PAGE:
So, there I was, drinking a Creemore Springs Premium Lager (seeing as how Bud Light won’t pay me nothin’) and chowing down on a few peanut butter and jelly sandwiches in honour of Cain Velasquez’s amazing victory over Brock Lesnar this past weekend at UFC 121, thus becoming the new UFC heavyweight champion.
And that’s when I realized the sad truth behind my initial concerns with regards to Lesnar.
When I was a young boy growing up in the 1980’s landscape of Ontario, Canada, I fell in love with a little sport called “hockey.”
Maybe you’ve heard of it?
Truth be told—I never actually played hockey on anything more than a backyard ice rink with the neighbourhood kids, but I sure loved to watch it on the television, and at the local sports arena.
I especially enjoyed the fighting.
After all, how many other sports out there could boldly claim that they actually condoned and encouraged fist fighting between its athletes?
Not very many.
In fact, one of the greatest and most influential hockey fights from that era ended up being between two fearless heavyweights named John Kordic (Montreal Canadians) and Jay Miller (Boston Bruins).
I had witnessed many hockey fights up to that point in my youth, but these warriors left a permanent impression on me that still lasts to this day—never give up, and never back down.
Imagine, two very large men standing toe-to-toe, relentlessly trading bare-knuckle punches square into the other man’s face for what seemed like an eternity of punishment.
Punch after punch after punch—these men were both violent and fearless.
It was awesome!
But not all hockey fights ended up that way.
Some men felt so intimidated and over-matched by their adversary, that they actually curled up on the ice in a fetal position—head tucked between their knees, with their arms covered up over their head and face area.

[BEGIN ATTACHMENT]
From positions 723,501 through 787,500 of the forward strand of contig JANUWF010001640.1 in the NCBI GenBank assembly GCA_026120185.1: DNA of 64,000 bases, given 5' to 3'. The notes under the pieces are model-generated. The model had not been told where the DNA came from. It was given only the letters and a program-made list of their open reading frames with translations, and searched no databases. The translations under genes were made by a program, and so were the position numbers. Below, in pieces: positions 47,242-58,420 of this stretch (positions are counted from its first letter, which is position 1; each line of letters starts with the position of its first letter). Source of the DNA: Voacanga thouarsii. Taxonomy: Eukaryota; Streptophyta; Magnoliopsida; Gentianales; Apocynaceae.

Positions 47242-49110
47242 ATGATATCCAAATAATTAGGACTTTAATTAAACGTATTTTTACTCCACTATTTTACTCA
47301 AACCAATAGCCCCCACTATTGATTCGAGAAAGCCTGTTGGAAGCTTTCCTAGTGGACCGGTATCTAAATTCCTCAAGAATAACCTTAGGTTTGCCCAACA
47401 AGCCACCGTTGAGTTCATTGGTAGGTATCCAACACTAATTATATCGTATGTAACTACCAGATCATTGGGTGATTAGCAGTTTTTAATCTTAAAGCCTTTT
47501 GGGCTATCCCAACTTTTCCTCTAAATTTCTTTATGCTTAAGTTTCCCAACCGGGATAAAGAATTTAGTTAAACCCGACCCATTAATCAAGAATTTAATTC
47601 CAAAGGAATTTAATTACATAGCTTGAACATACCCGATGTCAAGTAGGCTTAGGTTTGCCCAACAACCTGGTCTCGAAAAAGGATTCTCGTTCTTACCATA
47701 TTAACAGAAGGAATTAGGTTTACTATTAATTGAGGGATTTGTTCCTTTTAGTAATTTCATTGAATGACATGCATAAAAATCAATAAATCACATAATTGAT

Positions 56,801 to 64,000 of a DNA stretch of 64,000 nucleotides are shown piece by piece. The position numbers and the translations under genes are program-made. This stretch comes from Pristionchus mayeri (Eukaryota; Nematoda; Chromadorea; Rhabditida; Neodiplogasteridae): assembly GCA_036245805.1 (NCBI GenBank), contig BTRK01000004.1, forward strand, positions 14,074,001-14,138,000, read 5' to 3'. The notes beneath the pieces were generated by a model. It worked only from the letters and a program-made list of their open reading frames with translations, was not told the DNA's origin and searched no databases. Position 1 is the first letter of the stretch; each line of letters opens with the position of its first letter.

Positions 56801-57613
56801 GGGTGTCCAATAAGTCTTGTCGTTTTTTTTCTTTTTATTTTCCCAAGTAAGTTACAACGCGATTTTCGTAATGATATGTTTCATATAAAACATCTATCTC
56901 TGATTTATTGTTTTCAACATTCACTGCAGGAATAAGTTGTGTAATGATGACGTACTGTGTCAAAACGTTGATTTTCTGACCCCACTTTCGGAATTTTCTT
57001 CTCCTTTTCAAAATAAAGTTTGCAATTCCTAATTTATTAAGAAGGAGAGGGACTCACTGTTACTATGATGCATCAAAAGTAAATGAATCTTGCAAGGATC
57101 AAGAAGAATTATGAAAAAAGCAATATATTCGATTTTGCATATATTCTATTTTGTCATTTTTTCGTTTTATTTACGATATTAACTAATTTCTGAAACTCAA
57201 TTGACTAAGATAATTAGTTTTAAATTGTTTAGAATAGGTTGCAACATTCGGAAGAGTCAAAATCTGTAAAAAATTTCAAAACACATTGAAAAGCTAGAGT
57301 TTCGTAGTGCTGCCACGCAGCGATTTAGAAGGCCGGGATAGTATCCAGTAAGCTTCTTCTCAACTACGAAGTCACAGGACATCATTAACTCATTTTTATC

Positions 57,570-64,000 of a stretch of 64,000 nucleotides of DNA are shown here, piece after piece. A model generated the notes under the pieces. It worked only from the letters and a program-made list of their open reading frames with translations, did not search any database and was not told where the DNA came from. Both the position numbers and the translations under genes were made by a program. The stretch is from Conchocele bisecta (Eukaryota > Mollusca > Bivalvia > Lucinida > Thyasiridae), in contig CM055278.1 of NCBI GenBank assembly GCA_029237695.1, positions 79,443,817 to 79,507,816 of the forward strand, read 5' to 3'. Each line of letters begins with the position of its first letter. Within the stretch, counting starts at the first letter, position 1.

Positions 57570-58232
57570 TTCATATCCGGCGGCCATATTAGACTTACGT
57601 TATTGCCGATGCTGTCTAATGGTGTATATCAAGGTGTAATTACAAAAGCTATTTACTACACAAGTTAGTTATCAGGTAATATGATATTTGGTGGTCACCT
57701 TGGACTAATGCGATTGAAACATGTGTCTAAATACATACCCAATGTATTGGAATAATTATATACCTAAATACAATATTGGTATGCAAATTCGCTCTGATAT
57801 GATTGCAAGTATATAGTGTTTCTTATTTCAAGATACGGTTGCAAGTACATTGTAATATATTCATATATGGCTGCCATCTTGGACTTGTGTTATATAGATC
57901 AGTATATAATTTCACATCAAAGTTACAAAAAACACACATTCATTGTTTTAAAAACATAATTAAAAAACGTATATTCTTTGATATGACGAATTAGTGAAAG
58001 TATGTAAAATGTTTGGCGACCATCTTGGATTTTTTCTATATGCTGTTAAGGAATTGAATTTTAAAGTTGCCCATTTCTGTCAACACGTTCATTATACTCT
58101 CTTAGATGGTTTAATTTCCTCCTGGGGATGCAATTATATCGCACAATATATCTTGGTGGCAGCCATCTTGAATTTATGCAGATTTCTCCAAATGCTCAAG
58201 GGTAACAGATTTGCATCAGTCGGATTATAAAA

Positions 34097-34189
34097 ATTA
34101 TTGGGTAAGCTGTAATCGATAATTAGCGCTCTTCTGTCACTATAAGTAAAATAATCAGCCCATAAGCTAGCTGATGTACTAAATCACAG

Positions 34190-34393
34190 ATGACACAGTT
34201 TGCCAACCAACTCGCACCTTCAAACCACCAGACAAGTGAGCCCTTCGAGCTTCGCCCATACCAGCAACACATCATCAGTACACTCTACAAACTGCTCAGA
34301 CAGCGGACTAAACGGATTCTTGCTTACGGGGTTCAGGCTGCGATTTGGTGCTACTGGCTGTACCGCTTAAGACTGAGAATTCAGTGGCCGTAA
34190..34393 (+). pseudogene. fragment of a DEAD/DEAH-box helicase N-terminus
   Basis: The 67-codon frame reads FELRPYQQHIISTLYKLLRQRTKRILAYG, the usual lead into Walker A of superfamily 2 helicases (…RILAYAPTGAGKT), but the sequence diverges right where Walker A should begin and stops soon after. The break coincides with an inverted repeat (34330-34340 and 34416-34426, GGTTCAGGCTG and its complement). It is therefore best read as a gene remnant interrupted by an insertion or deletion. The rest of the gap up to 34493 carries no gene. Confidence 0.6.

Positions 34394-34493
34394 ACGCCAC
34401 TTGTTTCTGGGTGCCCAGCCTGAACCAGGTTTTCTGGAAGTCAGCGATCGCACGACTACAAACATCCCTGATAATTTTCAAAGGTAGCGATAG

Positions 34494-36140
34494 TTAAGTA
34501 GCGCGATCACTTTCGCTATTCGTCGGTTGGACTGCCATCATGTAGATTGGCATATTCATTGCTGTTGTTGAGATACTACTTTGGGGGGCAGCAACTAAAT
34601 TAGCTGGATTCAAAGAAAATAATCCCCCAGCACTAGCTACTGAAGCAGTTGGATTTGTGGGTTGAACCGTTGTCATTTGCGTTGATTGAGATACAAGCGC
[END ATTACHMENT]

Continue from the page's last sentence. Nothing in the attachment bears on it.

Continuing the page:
They called this defensive strategy—the “Turtle” and it was (and is) a sacrilege to the great sport of hockey, and to the fighting culture that I grew up with.
There’s nothing to respect about the “Turtle,” because it ultimately demonstrates a man’s true character—his cowardice.
I have always been a Brock Lesnar supporter and I have the articles to prove it (I wouldn’t go so far as the call myself a “fan” though), but I have to admit—that all changed the moment that Lesnar displayed his horrific defensive skills against Shane Carwin at UFC 116.
It was during that fight when I realized that Lesnar just wasn’t the fighter that I had initially given him the credit for being.
I had sincerely hoped that when Lesnar ran away and cringed in fear against the side of the cage against Carwin, that it was a completely isolated incident.
Velasquez then proved otherwise, and I was forced to admit my own state of denial.
It would be difficult for anyone to be successful in combat sports without proper defensive skills, but with Lesnar, the issue appears to be much greater than that.
The problem isn’t just with Lesnar’s inexperience or his inability to counter back at his opponents while he’s being attacked.
The problem lies in his instincts—his reaction to getting hit.
Lesnar simply couldn’t run and hide fast enough, and that, fight fans, is completely unacceptable behaviour from a man claiming to be the “Baddest Man on the Planet.”
Incredibly, the “Viking Warrior” isn’t the unstoppable Dungeons & Dragons fantasy character that we all imagined him to be.
Instead, he’s just an over-sized athlete who doesn’t like to get punched in the face.
[This ain’t the WWE!]
Sorry, but Lesnar doesn’t deserve to be the UFC Champion and looking back on what we now know about him—he likely never did.
I imagine that Lesnar will still have a pretty decent MMA career in front of him, but unfortunately, while he’s resolved to bullying the gatekeepers with his size, speed, and strength—the real fighters will be duking it out Kordic-Miller style in the centre of the cage.
Think—Cain Velasquez vs. Junior dos Santos.
Now that’s gonna be an epic fight!
Sorry Brock, but I won’t miss your arrogance, your awkward fighting style, your telegraphed takedown attempts, your “unnaturally” large muscles, your constant need to refer to yourself in the third person, or the media’s ridiculous fascination with you.
Hey Brock! Why don’t you and the media do us all a favour and get a frickin’ room already?!
Personally—I’m all Brock’d out.
These are my opinions. If you don’t like them…I have others. Check them out at www.mrjamesryan.com